January 16, 2018 •  McMenamins Old St. Francis School, Bend - Father Luke's Room

The Search for the First Americans: Perspectives from Western North America



Loren G. Davis, Ph.D., Professor of Anthropology, OSU Department of Anthropology; Executive Director, Keystone Archaeological Research Fund

The archaeological record is comprised of artifacts, often found buried in archaeological sites, which reveal patterns of past human cognition and behavior. Archaeological evidence indicates that humans were present in the Americas by at least 14,500 years ago and most probably initially migrated from northeast Asia during the last glacial period. The initial timing and route of entry into the Americas is not clearly understood; however, efforts to discover, excavate, and interpret early archaeological evidence of the first Americans continue to reveal important information about this exciting chapter of human history.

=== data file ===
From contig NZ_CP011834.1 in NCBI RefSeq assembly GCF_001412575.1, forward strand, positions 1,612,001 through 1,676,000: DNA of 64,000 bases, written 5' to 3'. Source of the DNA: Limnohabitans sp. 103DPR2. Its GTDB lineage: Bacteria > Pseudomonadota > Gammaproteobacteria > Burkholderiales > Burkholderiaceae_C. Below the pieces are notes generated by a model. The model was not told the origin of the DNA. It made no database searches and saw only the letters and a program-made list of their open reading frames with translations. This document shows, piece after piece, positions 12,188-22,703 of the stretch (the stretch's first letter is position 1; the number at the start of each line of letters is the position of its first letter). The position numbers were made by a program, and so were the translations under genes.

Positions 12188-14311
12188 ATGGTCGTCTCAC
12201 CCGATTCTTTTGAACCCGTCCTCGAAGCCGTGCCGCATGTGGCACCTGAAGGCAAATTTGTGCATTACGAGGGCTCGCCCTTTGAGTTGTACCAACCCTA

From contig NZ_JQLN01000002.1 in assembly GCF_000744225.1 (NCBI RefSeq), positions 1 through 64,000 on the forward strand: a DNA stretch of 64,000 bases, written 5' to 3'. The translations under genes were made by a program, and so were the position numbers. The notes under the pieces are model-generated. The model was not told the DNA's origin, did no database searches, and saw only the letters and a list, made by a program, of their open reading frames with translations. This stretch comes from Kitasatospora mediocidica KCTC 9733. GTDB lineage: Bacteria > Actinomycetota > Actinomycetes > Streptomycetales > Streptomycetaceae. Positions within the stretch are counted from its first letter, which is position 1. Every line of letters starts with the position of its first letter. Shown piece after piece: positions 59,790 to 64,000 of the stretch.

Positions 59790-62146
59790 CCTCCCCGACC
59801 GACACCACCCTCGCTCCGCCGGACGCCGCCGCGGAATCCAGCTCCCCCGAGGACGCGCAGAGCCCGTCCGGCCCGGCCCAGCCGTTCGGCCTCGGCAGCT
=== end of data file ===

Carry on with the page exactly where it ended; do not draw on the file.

Registration is closed.

September 19, 2017 •  McMenamins Old St. Francis School, Bend - Father Luke's Room

Lift: The Science and Surprising History of Leavening Agents


Sue Queisser

Sue Queisser, Project Manager at OSU's Center for Sensory and Consumer Behavior Research

Did you know that some of the earliest leavening agents were derived from antlers, ashes or even urine? Ever wonder what exactly is the difference between baking soda and powder and how much to use? Have you been disappointed to follow a recipe exactly only to have your cake collapse? Sue Queisser, project manager at OSU's Center for Sensory and Consumer Behavior Research, will explain how the products we use bring our culinary wonders to lofty heights as well as the interesting stories behind their origins. You’ll also learn useful troubleshooting tips that will help you achieve optimal results in the kitchen.

Registration is closed.